How did Stalin come to be the dominant leader of the Soviet Union? It is undeniable that Stalin had a profound impact on the Soviet Union following Lenin’s death. His rise to power within the Soviet Union has provided historians with a hotbed of political intrigue for many years. He was an opportunist, coming to dominance by manipulating party politics and influential figures in the politburo to eliminate his opposition by recognising and exploiting their weaknesses thus becoming the dominant leader of the Soviet Union. He was severely underestimated by other members of the Politburo about his potential within the party, leading to missed opportunities to ally and stand against him- a mistake that Stalin never made. He gained support from the public by exploiting the idea of ‘the Cult of Lenin’ in 1924 at Lenin’s funeral, and then adopting this concept for himself, thereby likening himself to Lenin; and, more importantly, gained support from other party members by following the wishes of Lenin, for example, initially supporting the continuation of the NEP and supporting the idea of factionalism. This essay will also argue that he was ideologically flexible as he was able to change his ideas for the party according to who he needed as an ally, in order to achieve dominant status in the party. He sought out which individual was the biggest threat, and eliminated them before they could stand against him.
How was Stalin able to assume control of the Communist Party by 1929? The assumption of power by Joseph Stalin was arguably one of the most significant periods of Bolshevik Russia’s history. Stalin is recognised as one of the most influential men to have ever lead Russia, and he did so through the largest war the world has ever faced, World War II, and through the beginning of one of the most tense periods of modern history, the Cold War. It is easy however, to get lost in the legacy Stalin left behind, and forget about the events leading up to his total control over the communist regime of the 20th century Russia.
Were it a testimony to the rigors and cruelness of human nature, it would be crushing. As it is, it shatters our perception of man and ourselves as no other book, besides perhaps Anne Franke`s diary and the testimony of Elie Wiesl, could ever have done. The prisoners of the labor camp, as in Shukhov?s predicament, were required to behave as Soviets or face severe punishment. In an almost satirical tone Buinovsky exclaims to the squadron that ?You?re not behaving like Soviet People,? and went on saying, ?You?re not behaving like communist.? (28) This type of internal monologue clearly persuades a tone of aggravation and sarcasm directly associated to the oppression?s of communism.
Throughout his novel Everything Flows, Vasily Grossman provides numerous occasions for defining freedom. In the midst of attempting to give meaning to freedom, Grossman greatly invests in wrestling with the issue of why freedom is still absent within Russia although the country has seen success in many different ways. Through the idea and image of the Revolution stems Capitalism, Leninism, and Stalinism. Grossman contends that freedom is an inexorable occurrence and that “to live means to be free”, that it is simply the nature of human kind to be free (200-204). The lack of freedom expresses a lack of humanity in Russia, and though freedom never dies, if freedom does not exist in the first place, then it has no chance to be kept alive. Through Grossman’s employment of the Revolution and the ideas that stem from it, he illustrates why freedom is still absent from Russian society, but more importantly why the emergence of freedom is inevitable.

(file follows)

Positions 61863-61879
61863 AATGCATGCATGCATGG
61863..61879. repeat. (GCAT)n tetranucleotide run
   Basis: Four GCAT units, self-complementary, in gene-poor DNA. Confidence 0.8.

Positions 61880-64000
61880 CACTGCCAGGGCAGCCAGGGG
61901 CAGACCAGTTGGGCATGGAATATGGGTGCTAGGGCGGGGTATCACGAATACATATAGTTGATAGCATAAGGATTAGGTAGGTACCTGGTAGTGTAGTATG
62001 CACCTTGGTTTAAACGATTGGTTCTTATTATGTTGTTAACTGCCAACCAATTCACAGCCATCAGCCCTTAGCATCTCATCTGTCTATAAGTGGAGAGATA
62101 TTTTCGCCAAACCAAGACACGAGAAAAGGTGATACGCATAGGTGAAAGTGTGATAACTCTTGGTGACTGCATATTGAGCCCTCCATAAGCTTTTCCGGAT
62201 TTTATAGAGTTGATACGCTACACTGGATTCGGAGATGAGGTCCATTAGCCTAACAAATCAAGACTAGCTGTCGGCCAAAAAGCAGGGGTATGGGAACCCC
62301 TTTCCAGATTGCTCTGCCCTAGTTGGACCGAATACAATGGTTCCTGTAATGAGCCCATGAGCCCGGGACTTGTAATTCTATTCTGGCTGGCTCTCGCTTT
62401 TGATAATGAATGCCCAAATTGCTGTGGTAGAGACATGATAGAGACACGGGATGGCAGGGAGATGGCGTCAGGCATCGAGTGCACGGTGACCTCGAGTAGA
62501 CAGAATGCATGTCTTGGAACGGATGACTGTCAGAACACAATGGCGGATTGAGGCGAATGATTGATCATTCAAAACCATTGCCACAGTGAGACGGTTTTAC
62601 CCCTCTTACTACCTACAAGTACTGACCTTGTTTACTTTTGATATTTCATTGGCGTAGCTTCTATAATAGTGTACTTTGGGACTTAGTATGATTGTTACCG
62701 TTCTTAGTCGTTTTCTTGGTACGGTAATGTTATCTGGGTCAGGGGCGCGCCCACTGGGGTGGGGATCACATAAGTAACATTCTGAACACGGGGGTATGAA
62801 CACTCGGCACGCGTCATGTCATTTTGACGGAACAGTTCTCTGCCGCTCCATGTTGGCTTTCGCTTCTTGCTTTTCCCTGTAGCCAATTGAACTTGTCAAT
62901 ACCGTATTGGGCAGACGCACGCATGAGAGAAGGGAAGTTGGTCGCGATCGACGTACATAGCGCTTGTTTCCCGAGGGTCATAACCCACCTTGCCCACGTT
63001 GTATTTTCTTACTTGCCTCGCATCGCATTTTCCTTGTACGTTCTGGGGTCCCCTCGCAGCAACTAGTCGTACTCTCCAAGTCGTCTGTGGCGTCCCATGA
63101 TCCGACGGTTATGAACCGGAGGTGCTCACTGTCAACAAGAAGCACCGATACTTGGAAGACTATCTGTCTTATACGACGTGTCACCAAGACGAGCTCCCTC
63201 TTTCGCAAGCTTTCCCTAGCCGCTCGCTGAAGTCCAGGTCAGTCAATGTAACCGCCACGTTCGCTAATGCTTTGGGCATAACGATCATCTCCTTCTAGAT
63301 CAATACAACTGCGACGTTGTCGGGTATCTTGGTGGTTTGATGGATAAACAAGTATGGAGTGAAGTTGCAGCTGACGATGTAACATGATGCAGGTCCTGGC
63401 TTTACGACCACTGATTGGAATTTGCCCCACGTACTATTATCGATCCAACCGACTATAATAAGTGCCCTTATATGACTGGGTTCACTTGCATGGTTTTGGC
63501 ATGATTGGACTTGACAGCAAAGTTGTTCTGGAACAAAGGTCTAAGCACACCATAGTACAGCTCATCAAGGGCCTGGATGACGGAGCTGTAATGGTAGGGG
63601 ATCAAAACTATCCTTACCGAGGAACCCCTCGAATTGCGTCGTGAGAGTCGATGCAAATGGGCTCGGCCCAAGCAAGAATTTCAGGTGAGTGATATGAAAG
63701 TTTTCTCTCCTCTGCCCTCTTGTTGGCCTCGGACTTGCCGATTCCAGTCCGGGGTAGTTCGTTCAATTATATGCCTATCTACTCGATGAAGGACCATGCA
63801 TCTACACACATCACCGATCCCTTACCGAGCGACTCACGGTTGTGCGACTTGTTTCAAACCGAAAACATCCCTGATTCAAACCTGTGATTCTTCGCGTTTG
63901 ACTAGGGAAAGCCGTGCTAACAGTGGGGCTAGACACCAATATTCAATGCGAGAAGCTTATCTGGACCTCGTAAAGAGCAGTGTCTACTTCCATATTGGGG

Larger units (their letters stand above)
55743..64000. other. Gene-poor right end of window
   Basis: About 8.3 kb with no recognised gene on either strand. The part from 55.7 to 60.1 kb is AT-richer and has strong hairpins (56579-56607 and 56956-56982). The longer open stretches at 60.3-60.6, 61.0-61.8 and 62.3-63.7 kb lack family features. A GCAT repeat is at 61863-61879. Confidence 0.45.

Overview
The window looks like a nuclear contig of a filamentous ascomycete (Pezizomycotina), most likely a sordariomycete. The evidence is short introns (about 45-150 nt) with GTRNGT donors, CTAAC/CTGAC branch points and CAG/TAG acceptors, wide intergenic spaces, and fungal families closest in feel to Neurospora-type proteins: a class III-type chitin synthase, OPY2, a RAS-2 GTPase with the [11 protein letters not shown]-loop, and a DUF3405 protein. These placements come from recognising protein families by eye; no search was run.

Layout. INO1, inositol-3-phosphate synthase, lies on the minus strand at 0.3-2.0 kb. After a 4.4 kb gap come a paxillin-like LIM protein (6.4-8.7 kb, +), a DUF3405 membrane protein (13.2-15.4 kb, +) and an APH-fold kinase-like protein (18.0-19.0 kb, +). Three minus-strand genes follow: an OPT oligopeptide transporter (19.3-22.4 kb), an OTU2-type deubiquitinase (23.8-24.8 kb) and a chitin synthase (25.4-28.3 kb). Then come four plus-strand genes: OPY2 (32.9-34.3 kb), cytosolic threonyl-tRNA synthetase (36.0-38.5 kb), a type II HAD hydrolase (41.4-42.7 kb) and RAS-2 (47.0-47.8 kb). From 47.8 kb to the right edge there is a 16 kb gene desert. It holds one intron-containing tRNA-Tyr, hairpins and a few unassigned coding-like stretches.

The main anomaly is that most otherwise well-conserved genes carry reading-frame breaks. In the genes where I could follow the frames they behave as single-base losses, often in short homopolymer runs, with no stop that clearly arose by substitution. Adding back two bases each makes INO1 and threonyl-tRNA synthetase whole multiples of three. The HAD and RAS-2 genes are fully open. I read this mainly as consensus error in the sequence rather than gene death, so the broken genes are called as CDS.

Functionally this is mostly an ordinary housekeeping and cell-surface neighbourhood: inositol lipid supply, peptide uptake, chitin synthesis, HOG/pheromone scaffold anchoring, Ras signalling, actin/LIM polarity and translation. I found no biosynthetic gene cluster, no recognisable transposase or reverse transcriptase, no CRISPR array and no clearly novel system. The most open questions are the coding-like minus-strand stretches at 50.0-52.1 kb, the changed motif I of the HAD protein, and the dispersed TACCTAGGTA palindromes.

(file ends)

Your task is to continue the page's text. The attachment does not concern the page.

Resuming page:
The Russian Revolution is a widely studied and seemingly well understood time in modern, European history, boasting a vast wealth of texts and information from those of the likes of Robert Service, Simon Sebag Montefiore, Allan Bullock, Robert Conquest and Jonathan Reed, to name a few, but none is so widely sourced and so heavily relied upon than that of the account of Leon Trotsky, his book “History of the Russian Revolution” a somewhat firsthand account of the events leading up to the formation of the Soviet Union. There is no doubt that Trotsky’s book, among others, has played a pivotal role in shaping our understanding of the events of The Revolution; but have his personal predilections altered how he portrayed such paramount
“The Communist threat inside the country has been magnified and exalted far beyond its realities”(273). Accusations have been made, irresponsible citizens are spreading fears. Multiples of suspicions had been made. Innocents are being considered as disloyalty. “Suspicion grows until only the person who loudly proclaims the orthodox view, or who, once having been a Communist, has been converted, is trustworthy” (273). Suspects are those who are unorthodox, who does not followed military policymakers. The fear has driven citizens to the folds of the orthodox. The fear was to be investigated, to lose one’s job, etc. These fears have driven many people to sorrow. These fears have effected younger generations. “This pattern of orthodoxy that is shaping our thinking has dangerous implications” (274). Douglas believes the great danger if we become victims of the orthodox school. They can limit our ability to change or alter. Douglas believes a man’s mind must be free.